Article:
Lincoln County News | Newcastle, ME
Thursday, May 26, 2016 Serving Maine and Lincoln County for over a century. Volume 141 Issue 21


home : letters : letters to the editor May 26, 2016

9/4/2013 2:00:00 PM

On Sept. 10 two of the biggest towns in Lincoln County will vote to settle budget matters left over from their June town meetings.

Budget hawks in Wiscasset and Waldoboro say the budgets need to be cut, the taxpayers have no more money and the towns have to tighten their respective belts.

That's all true.

Taxpayers are hard pressed there and everywhere. There is no doubt about that, and their/our lot is not likely to improve any time soon.

However, it is also true local budget figures are not derived in a vacuum. Based on our experience, the budgets produced at the local level in Lincoln County are generally some of the tightest, leanest you'll find.

There is a reason for that. The selectmen, school board and budget committee members are all members of their communities. They know what time it is, and they know exactly what it is going to feel like when the tax bill comes. It's their tax bill, too.

Year in and year out, the proposed municipal budgets are developed by people intimately involved in the operations of their town or facility. The budgets are developed by department heads, presented to the board of selectmen, reviewed by the budget committee, discussed in a public hearing, and sent to the taxpayers for approval.

When the big hit comes, in the form of that new school, the new fire engine, the new town building, it usually comes because it's desperately needed, not just because your local municipal servants decided they wanted the best, newest thing, which admittedly, is nice if you can get it.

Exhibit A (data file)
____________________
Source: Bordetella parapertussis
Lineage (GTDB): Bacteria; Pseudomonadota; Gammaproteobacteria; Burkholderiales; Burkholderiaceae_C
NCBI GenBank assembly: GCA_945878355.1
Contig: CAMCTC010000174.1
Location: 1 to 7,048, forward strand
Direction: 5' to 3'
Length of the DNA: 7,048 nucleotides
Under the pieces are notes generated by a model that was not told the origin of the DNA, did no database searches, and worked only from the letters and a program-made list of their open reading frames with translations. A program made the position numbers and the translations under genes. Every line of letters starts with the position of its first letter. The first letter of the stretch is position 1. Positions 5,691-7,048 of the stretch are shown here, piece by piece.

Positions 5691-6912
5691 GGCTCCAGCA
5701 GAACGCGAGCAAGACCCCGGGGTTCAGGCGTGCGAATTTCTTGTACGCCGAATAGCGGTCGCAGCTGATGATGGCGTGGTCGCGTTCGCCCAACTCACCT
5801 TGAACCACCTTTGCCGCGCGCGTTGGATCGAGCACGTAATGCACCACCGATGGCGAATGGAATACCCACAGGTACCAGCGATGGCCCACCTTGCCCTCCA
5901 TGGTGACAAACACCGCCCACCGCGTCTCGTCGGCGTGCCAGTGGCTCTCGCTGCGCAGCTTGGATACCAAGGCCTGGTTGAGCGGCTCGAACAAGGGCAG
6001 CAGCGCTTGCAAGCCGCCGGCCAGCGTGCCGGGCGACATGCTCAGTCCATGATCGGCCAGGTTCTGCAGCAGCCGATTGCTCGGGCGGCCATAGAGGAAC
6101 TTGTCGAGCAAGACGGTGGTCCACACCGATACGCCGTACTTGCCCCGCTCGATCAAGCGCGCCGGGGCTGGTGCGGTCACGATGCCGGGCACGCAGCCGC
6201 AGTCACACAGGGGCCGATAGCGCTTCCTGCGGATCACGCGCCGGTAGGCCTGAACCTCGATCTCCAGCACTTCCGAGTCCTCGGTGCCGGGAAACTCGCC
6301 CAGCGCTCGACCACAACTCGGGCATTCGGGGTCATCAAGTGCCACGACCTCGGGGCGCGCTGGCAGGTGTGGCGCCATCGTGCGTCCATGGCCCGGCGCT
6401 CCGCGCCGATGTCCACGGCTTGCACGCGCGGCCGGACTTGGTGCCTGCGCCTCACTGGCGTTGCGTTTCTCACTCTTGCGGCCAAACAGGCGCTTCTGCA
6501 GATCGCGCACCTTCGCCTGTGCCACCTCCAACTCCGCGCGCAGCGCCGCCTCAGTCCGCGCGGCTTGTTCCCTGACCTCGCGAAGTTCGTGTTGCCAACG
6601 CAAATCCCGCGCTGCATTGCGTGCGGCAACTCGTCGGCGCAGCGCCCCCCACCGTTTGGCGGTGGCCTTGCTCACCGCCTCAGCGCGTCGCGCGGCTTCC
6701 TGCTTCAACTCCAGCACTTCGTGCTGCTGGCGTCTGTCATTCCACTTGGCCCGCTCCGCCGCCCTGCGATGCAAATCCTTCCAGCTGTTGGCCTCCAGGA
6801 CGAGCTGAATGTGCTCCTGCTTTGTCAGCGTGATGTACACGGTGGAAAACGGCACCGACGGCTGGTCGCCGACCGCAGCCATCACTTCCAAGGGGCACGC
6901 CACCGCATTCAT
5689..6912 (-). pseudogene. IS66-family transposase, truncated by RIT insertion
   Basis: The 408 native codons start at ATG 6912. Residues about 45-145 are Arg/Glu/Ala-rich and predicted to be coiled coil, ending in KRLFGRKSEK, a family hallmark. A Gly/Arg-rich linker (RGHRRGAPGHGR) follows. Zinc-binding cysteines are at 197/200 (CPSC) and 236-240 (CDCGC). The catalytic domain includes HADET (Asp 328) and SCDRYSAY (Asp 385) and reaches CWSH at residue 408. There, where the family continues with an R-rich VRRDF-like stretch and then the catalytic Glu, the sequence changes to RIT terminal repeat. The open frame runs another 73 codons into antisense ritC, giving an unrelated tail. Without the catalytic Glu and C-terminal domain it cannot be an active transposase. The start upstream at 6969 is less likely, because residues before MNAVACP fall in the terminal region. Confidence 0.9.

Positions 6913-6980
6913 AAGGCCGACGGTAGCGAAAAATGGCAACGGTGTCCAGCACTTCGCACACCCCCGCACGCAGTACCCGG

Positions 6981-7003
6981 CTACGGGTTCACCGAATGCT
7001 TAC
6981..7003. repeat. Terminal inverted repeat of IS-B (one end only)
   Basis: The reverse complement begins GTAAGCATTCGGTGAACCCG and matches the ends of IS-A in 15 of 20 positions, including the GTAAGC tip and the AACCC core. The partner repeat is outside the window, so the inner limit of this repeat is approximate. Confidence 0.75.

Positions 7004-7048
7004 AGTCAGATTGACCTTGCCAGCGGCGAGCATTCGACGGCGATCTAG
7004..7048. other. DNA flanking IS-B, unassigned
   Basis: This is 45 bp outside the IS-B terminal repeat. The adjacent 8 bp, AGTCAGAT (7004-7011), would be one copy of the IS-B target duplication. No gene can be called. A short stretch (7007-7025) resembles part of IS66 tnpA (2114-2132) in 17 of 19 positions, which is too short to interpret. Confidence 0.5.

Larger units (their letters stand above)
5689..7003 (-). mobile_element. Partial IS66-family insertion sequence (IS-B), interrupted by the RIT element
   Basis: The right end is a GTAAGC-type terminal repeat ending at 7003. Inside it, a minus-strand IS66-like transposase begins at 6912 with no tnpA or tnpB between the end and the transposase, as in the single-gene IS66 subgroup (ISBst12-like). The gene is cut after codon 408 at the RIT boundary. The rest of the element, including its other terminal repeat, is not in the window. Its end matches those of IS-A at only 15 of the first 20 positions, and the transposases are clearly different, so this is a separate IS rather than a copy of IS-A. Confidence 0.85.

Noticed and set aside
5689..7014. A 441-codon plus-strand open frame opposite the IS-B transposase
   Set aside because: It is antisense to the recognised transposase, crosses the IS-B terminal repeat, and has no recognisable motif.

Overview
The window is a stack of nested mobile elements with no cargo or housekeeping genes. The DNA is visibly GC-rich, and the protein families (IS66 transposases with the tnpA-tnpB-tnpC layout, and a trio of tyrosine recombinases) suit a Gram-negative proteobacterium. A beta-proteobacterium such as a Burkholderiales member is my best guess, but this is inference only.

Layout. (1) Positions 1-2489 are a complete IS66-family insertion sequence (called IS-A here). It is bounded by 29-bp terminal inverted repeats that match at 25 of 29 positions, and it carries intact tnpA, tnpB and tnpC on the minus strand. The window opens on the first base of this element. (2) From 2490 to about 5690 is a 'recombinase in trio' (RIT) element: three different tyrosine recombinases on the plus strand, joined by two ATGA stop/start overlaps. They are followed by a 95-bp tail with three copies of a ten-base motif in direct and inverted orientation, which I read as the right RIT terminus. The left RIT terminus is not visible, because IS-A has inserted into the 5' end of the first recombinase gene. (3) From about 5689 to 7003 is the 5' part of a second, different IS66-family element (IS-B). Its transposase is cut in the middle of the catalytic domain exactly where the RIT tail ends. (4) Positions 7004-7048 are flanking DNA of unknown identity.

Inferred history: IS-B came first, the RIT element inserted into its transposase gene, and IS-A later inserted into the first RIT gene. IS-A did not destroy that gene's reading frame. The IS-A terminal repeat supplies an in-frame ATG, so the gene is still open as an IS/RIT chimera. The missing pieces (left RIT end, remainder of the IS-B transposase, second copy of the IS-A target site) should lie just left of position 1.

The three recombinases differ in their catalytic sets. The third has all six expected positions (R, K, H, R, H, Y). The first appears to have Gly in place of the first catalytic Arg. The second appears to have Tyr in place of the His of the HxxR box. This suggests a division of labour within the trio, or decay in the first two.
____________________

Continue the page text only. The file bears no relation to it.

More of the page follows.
This is important because there are real choices on the docket next week.

In Wiscasset, accepting the budget committee recommendations in total will likely gut the town's ability to provide certain services. Rejecting the budget likely means the loss of the highly regarded town planner and do-all assessor's agent who has been an integral part of the town office for 35 years.

In Waldoboro voters could choose to slice $60,000 from the police department budget, and $35,000 from public works.

Voters in both towns have a right to do that and they should if they honestly feel it's the correct choice. That's democracy in action, but know this: the needs that prompted those budget requests are not going to go away. Somebody is still going to need to oversee ordinances in Wiscasset; roads will still need to be repaired and patrolled in Waldoboro.

There is a cost for everything. Sometimes it's the cost of buying in and sometimes it's the cost of doing without.

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